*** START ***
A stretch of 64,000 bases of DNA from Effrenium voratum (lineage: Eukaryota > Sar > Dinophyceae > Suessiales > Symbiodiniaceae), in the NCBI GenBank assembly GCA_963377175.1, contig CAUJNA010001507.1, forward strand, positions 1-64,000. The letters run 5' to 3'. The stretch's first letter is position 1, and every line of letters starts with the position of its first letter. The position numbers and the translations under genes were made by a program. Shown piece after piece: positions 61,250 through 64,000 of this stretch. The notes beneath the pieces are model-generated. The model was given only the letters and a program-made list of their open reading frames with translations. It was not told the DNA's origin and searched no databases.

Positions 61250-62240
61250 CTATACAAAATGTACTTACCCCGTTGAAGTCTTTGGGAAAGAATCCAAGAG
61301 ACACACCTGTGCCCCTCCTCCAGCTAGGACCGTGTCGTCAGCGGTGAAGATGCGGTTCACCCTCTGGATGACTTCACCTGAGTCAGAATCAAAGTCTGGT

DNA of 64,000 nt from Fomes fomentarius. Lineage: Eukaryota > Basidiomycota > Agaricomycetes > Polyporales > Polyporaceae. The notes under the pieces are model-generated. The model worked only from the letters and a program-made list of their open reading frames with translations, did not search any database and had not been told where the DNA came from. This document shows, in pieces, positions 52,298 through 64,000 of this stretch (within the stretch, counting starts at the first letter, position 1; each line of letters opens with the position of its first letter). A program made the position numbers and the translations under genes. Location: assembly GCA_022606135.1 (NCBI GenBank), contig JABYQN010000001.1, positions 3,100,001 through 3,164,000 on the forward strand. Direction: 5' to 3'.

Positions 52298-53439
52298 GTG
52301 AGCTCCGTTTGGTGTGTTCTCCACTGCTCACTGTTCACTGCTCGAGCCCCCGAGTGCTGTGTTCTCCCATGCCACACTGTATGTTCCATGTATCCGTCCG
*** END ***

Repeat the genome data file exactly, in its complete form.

A stretch of 64,000 bases of DNA from Effrenium voratum (lineage: Eukaryota > Sar > Dinophyceae > Suessiales > Symbiodiniaceae), in the NCBI GenBank assembly GCA_963377175.1, contig CAUJNA010001507.1, forward strand, positions 1-64,000. The letters run 5' to 3'. The stretch's first letter is position 1, and every line of letters starts with the position of its first letter. The position numbers and the translations under genes were made by a program. Shown piece after piece: positions 61,250 through 64,000 of this stretch. The notes beneath the pieces are model-generated. The model was given only the letters and a program-made list of their open reading frames with translations. It was not told the DNA's origin and searched no databases.

Positions 61250-62240
61250 CTATACAAAATGTACTTACCCCGTTGAAGTCTTTGGGAAAGAATCCAAGAG
61301 ACACACCTGTGCCCCTCCTCCAGCTAGGACCGTGTCGTCAGCGGTGAAGATGCGGTTCACCCTCTGGATGACTTCACCTGAGTCAGAATCAAAGTCTGGT

DNA of 64,000 nt from Fomes fomentarius. Lineage: Eukaryota > Basidiomycota > Agaricomycetes > Polyporales > Polyporaceae. The notes under the pieces are model-generated. The model worked only from the letters and a program-made list of their open reading frames with translations, did not search any database and had not been told where the DNA came from. This document shows, in pieces, positions 52,298 through 64,000 of this stretch (within the stretch, counting starts at the first letter, position 1; each line of letters opens with the position of its first letter). A program made the position numbers and the translations under genes. Location: assembly GCA_022606135.1 (NCBI GenBank), contig JABYQN010000001.1, positions 3,100,001 through 3,164,000 on the forward strand. Direction: 5' to 3'.

Positions 52298-53439
52298 GTG
52301 AGCTCCGTTTGGTGTGTTCTCCACTGCTCACTGTTCACTGCTCGAGCCCCCGAGTGCTGTGTTCTCCCATGCCACACTGTATGTTCCATGTATCCGTCCG